Integrate the structure of blood group antigens with the Biochemistry session on carbohydrates (in the context of an example under functions of carbohydrates).
Antibodies against red cell agglutinogens are called agglutinins (antibodies). The agglutinins are globulins of IgM type and cannot cross the placenta.
How do these agglutinins develop in our plasma?
Antigens very similar to A and B are common in intestinal bacteria and possibly in foods to which new born individuals are exposed. Therefore infants rapidly develop antibodies against the antigens not present in their own cells.
Thus type A individuals develop anti-B antibodies, type B individuals develop anti-A antibodies, type O individuals develop both, and type AB individuals develop neither.
It was framed by Karl Landsteiner. It has two major components:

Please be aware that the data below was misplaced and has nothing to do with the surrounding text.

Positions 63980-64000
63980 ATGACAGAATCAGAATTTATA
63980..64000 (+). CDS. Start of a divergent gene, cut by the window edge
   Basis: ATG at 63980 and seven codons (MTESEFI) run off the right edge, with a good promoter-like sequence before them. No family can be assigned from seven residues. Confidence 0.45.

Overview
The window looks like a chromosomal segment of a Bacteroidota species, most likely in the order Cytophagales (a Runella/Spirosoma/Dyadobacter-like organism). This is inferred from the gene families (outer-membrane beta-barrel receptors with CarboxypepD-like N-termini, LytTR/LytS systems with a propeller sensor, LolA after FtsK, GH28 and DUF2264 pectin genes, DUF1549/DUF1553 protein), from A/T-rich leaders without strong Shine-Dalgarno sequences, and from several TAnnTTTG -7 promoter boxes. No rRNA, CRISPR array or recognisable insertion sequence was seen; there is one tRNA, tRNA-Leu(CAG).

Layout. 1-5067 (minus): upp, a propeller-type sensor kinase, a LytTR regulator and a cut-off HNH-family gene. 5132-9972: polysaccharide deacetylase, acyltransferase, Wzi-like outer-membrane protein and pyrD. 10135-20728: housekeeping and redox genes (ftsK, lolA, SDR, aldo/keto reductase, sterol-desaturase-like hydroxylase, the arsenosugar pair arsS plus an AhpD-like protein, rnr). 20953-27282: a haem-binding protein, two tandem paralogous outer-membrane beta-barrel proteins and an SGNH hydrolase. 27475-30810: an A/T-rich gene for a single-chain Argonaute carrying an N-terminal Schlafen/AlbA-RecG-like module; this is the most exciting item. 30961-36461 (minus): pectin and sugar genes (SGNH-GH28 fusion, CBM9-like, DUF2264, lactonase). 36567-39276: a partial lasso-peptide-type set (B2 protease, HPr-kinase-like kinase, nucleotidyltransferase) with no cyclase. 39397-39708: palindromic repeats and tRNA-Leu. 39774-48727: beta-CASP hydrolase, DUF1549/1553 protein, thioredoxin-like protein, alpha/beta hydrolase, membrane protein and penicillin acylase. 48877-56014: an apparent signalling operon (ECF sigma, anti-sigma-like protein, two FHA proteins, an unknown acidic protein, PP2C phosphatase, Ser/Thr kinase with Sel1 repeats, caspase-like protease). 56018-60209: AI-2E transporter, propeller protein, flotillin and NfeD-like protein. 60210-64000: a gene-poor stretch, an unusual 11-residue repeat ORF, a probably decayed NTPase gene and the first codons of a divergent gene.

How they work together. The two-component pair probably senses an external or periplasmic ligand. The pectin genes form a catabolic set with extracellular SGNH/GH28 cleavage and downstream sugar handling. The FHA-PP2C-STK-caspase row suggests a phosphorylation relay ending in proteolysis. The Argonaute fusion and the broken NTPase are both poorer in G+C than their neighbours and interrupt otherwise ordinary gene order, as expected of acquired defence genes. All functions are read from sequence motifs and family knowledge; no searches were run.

- If an agglutinogen is present in the RBCs of an individual, the corresponding agglutinin must be absent from the plasma.
- It the agglutinogen is absent in the individual RBCs, the corresponding agglutinin must be present in the plasma.
Inheritance of A & B antigens
As mentioned earlier, the A and B antigens are inherited as mendelian allelomorphs, A and B being dominant.
In AB blood group, A and B are codominant, giving the AB phenotype.
When the blood types of parents are known, the possible genotypes of their children can be stated.
When the blood types of a mother and her child are known, blood grouping can prove that a man cannot be the father, although it cannot prove that he is the father.
In addition to the ABO system of antigens in human RBCs, there are systems such as the Rh, MNSs, Lutheran, Kell, Kidd, and many others.